Questions have been raised about the timing of the National Prosecuting Authority’s (NPA’s) decision to charge Finance Minister Pravin Gordhan.
Gordhan himself asked shortly after hearing that a summons for him to appear in court had been issued: “South Africans need to ask whose interest these people in the Hawks, the NPA and the NDPP are advancing?
“Where do they get their political instruction from and for what purpose?”
NPA head Shaun Abrahams announced yesterday that Gordhan would be prosecuted for alleged misconduct over a retirement package paid to a colleague in 2010.
He said Gordhan and two others – Ivan Pillay and Oupa Magashula – “must be prosecuted and arraigned” for fraud amounting to more than R1.1-million relating to Pillay’s early retirement.
The news sent the rand and share prices reeling.
The rand plunged as much as 4.6% against the dollar last night amid fears Gordhan’s legal troubles could damage investor confidence in South Africa, where he has stood out as a reliable figure for financial markets against a backdrop of corruption.
The banking index fell as much as 5.12%, wiping R46.3-billion off the market capitalisation of South Africa’s six biggest banks.
Abrahams said Gordhan would face two counts – one of fraud and one involving the extension of Pillay’s contract.
Insisting that there was no political interference, he admitted those prosecuting the case were in a tricky situation.
The charges came a day after Zuma indicated he was not prepared to answer public protector Thuli Madonsela’s questions relating to her investigation into state capture until he had been allowed to interrogate key witnesses.
Experts now believe the charges against Gordhan could be a strategic move as the Presidency may have found out that the Treasury had been providing implicating and damaging evidence to the probe that Zuma was not happy with.
“They have been threatening to charge him for quite some time and the idea is to drive him out,” political analyst Mcebisi Ndletyana said.
He said charging Gordhan when the NPA was yet to reinstate corruption charges against Zuma in relation to the spy-tapes saga raised suspicion as “the Treasury has been responsive to the public protector’s request for information on the investigation into state capture”.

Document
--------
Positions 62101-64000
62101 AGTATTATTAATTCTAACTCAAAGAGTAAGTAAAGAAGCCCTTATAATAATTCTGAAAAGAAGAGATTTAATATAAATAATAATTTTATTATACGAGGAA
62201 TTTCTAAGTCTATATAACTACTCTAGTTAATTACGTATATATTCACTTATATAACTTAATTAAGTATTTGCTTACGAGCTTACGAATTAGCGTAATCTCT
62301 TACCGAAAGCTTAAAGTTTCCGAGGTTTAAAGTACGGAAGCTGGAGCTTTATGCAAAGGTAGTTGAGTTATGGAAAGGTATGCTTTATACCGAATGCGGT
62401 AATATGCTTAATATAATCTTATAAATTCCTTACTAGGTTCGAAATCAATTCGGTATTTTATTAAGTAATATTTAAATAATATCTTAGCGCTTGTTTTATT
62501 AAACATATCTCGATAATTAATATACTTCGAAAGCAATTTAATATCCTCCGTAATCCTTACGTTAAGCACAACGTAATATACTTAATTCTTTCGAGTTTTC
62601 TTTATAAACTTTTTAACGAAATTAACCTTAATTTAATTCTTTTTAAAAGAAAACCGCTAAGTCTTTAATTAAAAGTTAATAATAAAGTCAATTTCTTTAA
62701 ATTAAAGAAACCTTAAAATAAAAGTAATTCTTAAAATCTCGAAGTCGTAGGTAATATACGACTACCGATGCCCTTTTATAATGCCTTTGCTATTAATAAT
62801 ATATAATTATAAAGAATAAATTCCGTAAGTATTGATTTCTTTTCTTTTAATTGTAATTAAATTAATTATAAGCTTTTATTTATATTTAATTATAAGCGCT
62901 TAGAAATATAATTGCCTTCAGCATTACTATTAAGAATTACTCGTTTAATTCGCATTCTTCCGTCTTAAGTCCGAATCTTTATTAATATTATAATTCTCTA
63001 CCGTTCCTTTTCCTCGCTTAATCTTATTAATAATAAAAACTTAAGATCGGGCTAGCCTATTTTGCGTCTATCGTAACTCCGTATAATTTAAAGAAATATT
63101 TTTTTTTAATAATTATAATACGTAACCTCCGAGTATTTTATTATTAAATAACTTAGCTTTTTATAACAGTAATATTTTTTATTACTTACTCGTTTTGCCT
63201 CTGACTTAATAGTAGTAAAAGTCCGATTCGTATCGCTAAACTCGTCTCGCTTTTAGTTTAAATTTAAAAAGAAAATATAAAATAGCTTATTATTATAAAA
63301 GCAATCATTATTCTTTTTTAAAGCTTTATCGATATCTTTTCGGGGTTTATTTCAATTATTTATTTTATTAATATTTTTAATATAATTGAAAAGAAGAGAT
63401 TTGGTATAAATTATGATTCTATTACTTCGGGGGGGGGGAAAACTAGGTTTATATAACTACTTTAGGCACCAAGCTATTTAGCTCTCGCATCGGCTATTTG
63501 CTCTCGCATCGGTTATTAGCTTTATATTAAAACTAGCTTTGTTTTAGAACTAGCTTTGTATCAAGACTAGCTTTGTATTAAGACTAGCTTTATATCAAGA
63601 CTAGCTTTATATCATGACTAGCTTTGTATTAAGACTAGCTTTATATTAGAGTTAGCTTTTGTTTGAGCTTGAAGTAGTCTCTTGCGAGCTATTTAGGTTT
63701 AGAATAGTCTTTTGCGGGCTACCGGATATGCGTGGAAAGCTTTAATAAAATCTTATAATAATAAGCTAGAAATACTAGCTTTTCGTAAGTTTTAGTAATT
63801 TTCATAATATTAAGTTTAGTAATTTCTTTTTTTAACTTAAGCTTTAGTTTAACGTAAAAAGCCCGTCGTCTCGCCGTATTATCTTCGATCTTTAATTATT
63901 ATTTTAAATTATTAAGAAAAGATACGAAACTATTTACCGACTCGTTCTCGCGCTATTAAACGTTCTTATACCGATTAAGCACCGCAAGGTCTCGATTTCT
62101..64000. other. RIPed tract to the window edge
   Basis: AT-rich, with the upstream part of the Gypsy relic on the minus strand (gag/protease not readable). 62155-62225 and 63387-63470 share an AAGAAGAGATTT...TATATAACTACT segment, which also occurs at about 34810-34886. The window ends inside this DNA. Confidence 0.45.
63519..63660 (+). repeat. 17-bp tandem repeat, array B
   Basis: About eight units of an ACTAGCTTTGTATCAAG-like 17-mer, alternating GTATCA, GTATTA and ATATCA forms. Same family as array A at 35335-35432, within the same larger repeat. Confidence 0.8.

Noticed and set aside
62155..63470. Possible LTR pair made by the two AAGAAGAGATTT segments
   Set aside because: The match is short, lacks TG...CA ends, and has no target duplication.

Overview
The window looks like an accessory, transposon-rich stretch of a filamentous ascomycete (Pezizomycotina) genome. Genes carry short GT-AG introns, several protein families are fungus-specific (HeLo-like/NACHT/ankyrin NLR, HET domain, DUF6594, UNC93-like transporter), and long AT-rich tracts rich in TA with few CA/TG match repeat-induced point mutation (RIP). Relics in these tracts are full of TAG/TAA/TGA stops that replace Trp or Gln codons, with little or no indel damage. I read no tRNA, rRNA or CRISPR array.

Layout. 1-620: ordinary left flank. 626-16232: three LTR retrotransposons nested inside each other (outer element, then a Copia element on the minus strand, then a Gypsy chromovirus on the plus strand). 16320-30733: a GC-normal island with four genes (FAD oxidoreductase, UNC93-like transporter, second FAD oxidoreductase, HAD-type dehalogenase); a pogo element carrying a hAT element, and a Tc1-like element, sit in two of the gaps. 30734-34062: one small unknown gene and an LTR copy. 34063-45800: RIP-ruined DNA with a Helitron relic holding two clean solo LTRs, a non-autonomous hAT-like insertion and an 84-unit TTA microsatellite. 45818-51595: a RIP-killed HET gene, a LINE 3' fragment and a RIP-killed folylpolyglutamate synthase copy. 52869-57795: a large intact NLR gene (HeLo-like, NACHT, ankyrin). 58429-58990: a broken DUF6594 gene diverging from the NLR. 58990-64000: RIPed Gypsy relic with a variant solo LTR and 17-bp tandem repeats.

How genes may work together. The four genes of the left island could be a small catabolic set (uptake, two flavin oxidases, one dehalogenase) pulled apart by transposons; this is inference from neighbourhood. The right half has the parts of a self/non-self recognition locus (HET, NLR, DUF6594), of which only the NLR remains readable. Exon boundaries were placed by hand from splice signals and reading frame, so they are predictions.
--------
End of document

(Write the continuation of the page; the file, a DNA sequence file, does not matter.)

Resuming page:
Another analyst, Andre Duvenhage, said it was known that the president was unsettled by Madonsela’s investigation.
But, last night, Zuma came out in support of the finance minister.
In a statement issued by the Presidency, Zuma called for the matter to be dealt “with the necessary dignity and respect”.
He reaffirmed his support for Gordhan, saying the decision came at a sensitive time, when Gordhan was successfully leading initiatives towards the country’s economic revival.
“Our society is anchored on the rule of law as well as fair and just judicial processes … Gordhan is innocent until and unless proven otherwise by a court of law,” Zuma said.
Gordhan said last night he was seeking legal advice to bring the matter to a swift end.
The Treasury said: “It is most unfortunate that the Hawks have, once again, chosen to initiate legal proceedings at a moment that appears calculated to maximise the damage inflicted in the economic well-being of South Africans and essential processes of government.
“The charges are patently without merits. It is quite clear that the legal processes are contaminated by abuse for political ends.”
Gordhan is expected to deliver his mid-term budget on October 26, appear in court on November 2, while the Standard and Poor’s rating decision is expected on December 2.
Law expert Lewellyn Curlewis said it would be difficult to prove the charges, that Gordhan acted intentionally and unlawfully in authorising Pillay’s early retirement.
He said the Public Finance Management Act (PFMA), under which Gordhan was being charged, was not applicable to SARS.
Gordhan’s legal advisers agreed, saying: “The PFMA applies to national and provincial departments of state, the public entities listed in schedule 2 and 3 and constitutional institutions.
“SARS is not a department of state. It is a public entity listed in schedule 3A.”
University of Cape Town professor of public law Pierre de Vos said the prosecutor would struggle to prove that Gordhan intended to defraud the state.
“It’s going to be difficult when the legislation itself says that the minister can approve an early retirement with the full retirement benefits,” he said.
“The regulations allow a person who has taken retirement to be appointed for up to three years – and that is exactly what happened.”